by John Sainsbury
21 June 2022« Previous Day | Next Day »
Often, as followers of Jesus, our lives can feel complicated and difficult, and we can be acutely aware that we have an enemy set against us, an enemy who will use various ways and means to seek to deter us from doing the works God has prepared in advance for us to do (Ephesians 2:10).
In Nehemiah 4 we learn that enemies of the Jews similarly resorted to various tactics to halt the work of restoring the walls of Jerusalem.
First of all they tried ‘ridicule’ (Nehemiah 4:1). When that didn’t seem to have the desired effect, they used intimidation and threat. They plotted to deter the work by force (Nehemiah 4:7-8).
In such a difficult situation, the response of Nehemiah and the people of God was two-fold.
Firstly, they prayed (Nehemiah 4:9a). They brought the specifics of their situation to God knowing that He was the one who would ultimately come to their rescue. These are faithful worshippers of God, so we might expect this of them, and of ourselves, in challenging circumstances.
But, secondly, they ‘posted a guard day and night to meet this threat’ (Nehemiah 4:9b).
They didn’t just pray and expect God to work around them, not involving them at all. Rather, they prayed expecting God to act, but then they also acted, expecting that they would be involved in providing the answer to their own prayers. It wasn’t a case of either/or but rather of both/and.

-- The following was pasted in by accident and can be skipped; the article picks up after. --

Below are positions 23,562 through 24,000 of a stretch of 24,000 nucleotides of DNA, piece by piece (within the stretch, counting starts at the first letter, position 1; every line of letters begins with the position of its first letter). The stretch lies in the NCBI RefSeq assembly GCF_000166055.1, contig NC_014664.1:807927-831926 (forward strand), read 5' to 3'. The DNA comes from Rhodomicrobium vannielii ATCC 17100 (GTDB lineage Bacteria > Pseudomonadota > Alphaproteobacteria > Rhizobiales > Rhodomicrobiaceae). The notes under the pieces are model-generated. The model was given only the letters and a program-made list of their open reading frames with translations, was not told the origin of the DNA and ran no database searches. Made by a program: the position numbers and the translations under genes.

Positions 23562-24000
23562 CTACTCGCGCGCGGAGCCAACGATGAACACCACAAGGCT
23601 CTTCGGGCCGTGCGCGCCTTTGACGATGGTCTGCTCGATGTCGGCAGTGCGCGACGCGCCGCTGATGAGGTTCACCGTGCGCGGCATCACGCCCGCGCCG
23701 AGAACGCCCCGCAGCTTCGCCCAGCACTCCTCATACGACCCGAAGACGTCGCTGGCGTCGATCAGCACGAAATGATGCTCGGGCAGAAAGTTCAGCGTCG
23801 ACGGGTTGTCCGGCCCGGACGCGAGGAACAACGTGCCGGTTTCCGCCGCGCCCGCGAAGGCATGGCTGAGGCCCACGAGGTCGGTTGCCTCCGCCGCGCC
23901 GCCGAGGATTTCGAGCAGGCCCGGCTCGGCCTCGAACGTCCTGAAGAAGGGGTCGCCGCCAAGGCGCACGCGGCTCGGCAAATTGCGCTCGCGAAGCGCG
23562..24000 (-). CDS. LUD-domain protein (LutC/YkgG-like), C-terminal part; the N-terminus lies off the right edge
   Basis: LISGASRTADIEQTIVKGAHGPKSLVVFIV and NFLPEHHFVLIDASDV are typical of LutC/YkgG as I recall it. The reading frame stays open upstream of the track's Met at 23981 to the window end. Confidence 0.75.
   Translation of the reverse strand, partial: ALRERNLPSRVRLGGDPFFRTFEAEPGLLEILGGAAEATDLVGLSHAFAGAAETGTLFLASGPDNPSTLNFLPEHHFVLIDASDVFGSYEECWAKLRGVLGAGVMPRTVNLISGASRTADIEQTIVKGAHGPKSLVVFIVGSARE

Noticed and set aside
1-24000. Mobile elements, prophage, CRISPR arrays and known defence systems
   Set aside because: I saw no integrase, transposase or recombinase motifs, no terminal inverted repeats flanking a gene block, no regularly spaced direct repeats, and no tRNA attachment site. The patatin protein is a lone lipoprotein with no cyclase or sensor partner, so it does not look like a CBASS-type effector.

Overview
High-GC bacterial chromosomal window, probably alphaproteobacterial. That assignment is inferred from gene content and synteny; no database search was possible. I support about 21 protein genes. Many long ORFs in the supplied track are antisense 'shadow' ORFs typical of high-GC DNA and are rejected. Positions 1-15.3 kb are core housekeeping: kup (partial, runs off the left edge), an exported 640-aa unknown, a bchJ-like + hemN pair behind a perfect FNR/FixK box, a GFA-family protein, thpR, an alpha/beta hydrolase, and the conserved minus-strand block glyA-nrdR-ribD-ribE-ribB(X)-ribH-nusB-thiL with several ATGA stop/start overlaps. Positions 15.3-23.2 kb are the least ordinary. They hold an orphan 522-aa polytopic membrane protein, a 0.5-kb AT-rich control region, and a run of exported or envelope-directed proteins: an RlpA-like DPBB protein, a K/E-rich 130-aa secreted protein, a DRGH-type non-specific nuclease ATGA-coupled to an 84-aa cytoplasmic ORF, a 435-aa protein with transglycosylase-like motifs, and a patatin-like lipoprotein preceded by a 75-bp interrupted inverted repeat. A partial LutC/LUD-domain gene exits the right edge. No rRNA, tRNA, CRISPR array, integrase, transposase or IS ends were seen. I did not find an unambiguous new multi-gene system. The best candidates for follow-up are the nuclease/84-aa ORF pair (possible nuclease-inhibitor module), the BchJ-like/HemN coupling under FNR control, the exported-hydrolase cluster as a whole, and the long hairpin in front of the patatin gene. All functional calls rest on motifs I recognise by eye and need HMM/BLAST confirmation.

Whatever situations we are facing today, perhaps there is something useful here for us to learn too. Our initial response may well be to bring our circumstances to God, but we can also be tempted to leap right in and try to manage or control the situation ourselves. However, whether our dilemma is huge and life-threatening or a small thread in the warp and weave of daily life, only God is big enough to be the anchor for our souls, and leaning into Him needs to be the foundation for whatever else we may do.
After this, though, our next response might be to act practically wherever possible in being the means that God might bring about the outcome of those prayers. As an example, we might pray that God would relieve the suffering of His people in a certain situation, a particular place in the world, or someone in need. It’s so important we can pour out our hearts to the loving Lord who knows all things. But then we might ask ourselves what we might do practically to help alleviate that suffering ourselves.
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